New Albany brewer Roger Baylor explains why he’s taking a break from his businesses to run for mayor

New Albany brewer Roger Baylor explains why he’s taking a break from his businesses to run for mayor


Roger A. Baylor

The New Albany electoral process is in full flower, and this year the modest river town elects a mayor. Local brewer-turned-independent mayoral candidate Roger A. Baylor is seeking to challenge the traditional two-party race and offer the city something he feels it desperately needs: proper management.

It’s clear in speaking with Baylor that much of the hype surrounding him is due to the fact that he is outspoken about his city. He believes a more transparent and better managed city government would serve the people of New Albany and support the city’s growth in a sustainable way. He levels criticism at the current New Albany administration with focused and researched responses — no mud-slinging to be found.

In the race, Baylor is up against incumbent Mayor Jeff Gahan and David White, both Democrats, and Republican Kevin Zurschmiede.

“The criticism I think is valid is that we’re spending an inordinate amount of money that we’re in a sense borrowing from the future in the form of a TIF (Tax Increment Financing),” he says. “The TIF mechanism is the sort of thing that could seem very strong right now but could become very shaky pretty quick.”

Baylor is sensitive to the shifts in New Albany, both in the city center and throughout the town of nearly 37,000. After all, he’s been on the forefront as the owner of Bank Street Brewhouse — the venue he opened to accommodate a downtown clientele. His other business, The New Albanian Brewing Company Pizzeria and Public House, serves regulars in the east end of town. (Baylor took a leave of absence from the businesses in March to focus his efforts on running for mayor.)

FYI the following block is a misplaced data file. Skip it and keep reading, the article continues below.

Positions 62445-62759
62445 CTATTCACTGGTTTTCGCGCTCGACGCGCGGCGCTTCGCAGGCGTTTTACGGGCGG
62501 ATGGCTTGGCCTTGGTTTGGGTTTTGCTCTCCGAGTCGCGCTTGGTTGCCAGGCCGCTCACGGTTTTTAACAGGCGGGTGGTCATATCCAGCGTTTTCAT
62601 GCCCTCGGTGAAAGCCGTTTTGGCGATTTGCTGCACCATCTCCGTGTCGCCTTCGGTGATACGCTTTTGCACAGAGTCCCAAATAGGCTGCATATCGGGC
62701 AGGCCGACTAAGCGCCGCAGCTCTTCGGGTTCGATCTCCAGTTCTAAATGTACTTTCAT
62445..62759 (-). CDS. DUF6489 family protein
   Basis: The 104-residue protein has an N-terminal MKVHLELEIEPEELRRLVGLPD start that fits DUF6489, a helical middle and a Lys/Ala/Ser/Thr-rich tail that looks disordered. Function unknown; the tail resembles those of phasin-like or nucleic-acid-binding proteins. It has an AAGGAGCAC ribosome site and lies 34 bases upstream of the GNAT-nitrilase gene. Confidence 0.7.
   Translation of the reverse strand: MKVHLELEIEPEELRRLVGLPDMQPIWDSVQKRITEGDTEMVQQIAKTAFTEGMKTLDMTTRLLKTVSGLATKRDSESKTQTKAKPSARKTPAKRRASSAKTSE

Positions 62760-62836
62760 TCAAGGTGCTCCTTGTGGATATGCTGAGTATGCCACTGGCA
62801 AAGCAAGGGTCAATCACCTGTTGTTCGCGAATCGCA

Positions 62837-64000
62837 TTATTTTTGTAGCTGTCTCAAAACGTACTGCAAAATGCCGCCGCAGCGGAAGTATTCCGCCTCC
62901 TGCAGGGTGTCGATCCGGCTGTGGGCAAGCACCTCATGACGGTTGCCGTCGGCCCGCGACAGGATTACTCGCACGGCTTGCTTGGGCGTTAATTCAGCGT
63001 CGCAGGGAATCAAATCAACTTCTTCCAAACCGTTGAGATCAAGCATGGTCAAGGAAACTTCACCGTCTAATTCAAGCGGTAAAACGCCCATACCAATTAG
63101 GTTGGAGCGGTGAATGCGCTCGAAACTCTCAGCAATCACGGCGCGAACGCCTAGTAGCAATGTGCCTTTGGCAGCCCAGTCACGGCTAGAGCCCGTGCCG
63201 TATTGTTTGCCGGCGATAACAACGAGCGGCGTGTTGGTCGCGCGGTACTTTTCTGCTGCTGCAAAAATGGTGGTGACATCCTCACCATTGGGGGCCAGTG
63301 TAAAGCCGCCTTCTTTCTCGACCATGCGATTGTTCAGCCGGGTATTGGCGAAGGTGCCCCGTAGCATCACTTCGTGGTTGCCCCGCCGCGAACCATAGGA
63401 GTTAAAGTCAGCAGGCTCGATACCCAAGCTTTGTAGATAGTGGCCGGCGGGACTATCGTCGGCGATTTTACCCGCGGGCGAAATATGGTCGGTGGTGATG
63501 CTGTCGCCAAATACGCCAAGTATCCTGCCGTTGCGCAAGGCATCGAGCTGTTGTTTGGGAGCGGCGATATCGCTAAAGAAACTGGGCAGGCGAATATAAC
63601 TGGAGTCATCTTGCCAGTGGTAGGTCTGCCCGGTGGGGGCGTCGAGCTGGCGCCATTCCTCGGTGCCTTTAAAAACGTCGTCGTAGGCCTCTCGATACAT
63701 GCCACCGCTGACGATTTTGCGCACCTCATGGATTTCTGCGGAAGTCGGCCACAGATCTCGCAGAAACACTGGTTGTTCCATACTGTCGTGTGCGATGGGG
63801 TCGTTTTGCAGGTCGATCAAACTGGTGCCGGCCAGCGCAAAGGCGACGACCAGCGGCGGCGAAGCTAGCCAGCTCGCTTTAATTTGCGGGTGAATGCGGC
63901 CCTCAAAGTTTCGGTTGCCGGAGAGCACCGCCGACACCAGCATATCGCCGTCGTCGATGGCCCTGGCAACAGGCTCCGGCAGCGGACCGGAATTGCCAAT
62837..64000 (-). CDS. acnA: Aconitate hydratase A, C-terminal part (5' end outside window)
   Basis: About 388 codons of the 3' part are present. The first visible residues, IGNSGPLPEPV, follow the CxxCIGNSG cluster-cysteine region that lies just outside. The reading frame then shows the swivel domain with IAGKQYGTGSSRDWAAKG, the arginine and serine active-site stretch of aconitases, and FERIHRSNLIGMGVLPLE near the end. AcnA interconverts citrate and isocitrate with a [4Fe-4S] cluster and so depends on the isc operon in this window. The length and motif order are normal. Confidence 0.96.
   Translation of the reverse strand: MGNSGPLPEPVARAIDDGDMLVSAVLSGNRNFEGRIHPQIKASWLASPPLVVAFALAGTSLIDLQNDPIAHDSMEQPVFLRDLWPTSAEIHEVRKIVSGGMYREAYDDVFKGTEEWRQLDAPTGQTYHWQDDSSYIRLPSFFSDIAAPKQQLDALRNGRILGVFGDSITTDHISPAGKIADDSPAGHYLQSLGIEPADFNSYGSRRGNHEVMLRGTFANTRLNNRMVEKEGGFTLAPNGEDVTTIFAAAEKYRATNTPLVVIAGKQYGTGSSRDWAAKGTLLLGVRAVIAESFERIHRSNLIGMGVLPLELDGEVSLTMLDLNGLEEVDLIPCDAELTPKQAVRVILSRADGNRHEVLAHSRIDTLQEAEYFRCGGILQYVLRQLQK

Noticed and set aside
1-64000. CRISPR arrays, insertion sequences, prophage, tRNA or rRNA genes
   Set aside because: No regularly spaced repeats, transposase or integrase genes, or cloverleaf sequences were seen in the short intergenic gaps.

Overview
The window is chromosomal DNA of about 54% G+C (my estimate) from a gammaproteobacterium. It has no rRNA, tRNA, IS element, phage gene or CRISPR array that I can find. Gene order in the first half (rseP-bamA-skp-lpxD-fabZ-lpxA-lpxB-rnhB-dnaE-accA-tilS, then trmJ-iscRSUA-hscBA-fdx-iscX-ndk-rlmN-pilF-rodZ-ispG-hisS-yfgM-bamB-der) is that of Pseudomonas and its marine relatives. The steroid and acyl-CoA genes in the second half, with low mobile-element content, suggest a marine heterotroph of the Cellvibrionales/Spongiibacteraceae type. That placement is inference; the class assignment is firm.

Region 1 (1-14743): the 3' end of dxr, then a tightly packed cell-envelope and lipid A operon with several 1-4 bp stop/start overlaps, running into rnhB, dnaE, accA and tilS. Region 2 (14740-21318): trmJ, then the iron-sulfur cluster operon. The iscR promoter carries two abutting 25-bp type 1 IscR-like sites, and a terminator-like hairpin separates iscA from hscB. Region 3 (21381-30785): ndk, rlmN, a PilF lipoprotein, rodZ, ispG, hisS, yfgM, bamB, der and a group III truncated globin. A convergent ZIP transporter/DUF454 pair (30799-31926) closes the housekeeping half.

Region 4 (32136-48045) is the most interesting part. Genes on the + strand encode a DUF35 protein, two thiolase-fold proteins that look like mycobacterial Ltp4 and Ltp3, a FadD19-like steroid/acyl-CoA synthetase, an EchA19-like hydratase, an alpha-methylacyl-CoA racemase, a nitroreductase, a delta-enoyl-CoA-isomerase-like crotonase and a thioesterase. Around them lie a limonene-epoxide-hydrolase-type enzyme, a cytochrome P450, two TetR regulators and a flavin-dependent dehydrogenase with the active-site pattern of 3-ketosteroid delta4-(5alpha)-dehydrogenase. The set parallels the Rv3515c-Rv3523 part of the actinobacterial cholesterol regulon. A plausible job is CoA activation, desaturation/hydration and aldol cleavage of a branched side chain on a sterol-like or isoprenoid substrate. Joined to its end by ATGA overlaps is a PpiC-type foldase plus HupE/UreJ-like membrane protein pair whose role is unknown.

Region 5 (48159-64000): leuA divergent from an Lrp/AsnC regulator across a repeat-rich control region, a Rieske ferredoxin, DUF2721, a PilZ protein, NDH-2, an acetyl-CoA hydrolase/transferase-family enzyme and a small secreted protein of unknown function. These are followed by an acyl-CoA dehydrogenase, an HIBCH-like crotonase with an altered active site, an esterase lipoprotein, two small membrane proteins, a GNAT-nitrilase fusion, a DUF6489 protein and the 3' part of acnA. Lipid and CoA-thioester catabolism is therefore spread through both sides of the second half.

Baylor sees a need for new civic voices.

Baylor was part owner of the New Albanian Brewing Company.

“My judgment is that the traditional entities are not really offering a coherent response or a plan for this,” he says. “I think there is room in the election for mayor to have a principled independent voice. The longer I’m in this and the longer I think about it, the more the case can be made for someone outside of the traditional party structure to step forward and try to articulate some things that might not have been said previously.”

Baylor senses that some of the decisions of the current administration are putting New Albany’s growth at risk, and he’d like to see New Albany work in a way that creates sustainability for residents and businesses alike. This would include a measured growth that spends city funds on projects that have the connective tissue to support long-term growth, create jobs and provide greater quality of life to larger sections of the populace. As such, he cites the current East Main Street Renovation Project as evidence of a missed planning opportunity.

“The Main Street Project is a good example, because we had some state money that was given to us for the upkeep of Highway 111,” he says. “We used $2 million (or so) of that money to beautify a very small section of the street. You could take that same $2 million and convert large cordons of the downtown street network for multiple uses, according to Complete Streets or Livable City. If we spend something, it really needs to serve multiple purposes.”

By not considering these big projects more carefully, Baylor says, New Albany loses valuable resources — including revenue and educated young people who move away looking for work.

“You need to look at every big capital project in a planning sense and a future sense. These projects are undertaken without being linked in any coherent way. It’s not coordinated. It doesn’t seem to be according to any plan, and what plan we have is diverted from frequently out of expedience.”

Not only is he critical of the Main Street Project but also the old thinking about the trickle-down effect of how the city spends its funds.

“When it comes to money, we have seen quite a lot of top-down thinking,” says Baylor. “To me — I’m not opposed to spending money — but I think the way we do it, we end up spending money in ways that certainly gratify the whole two-party system, but I’m not sure it does as much good as it might for the broader population. We need to look at these capital projects and ask how they connect.”

Currently running a grassroots campaign, Baylor is operating with a small crew of six and a limited budget. Plus, he still has another hurdle to overcome: He needs to get the signatures of 300 registered voters in order to get on the official ballot in the fall.

But Baylor is confident he’ll have the signatures and wants his supporters to understand that the primary season is for the traditional party-affiliated candidates.

“The way it works in Indiana is that the primary is entirely for the political parties to winnow their candidates,” he says. “I don’t really have any place in that. It doesn’t mean I can’t campaign.”



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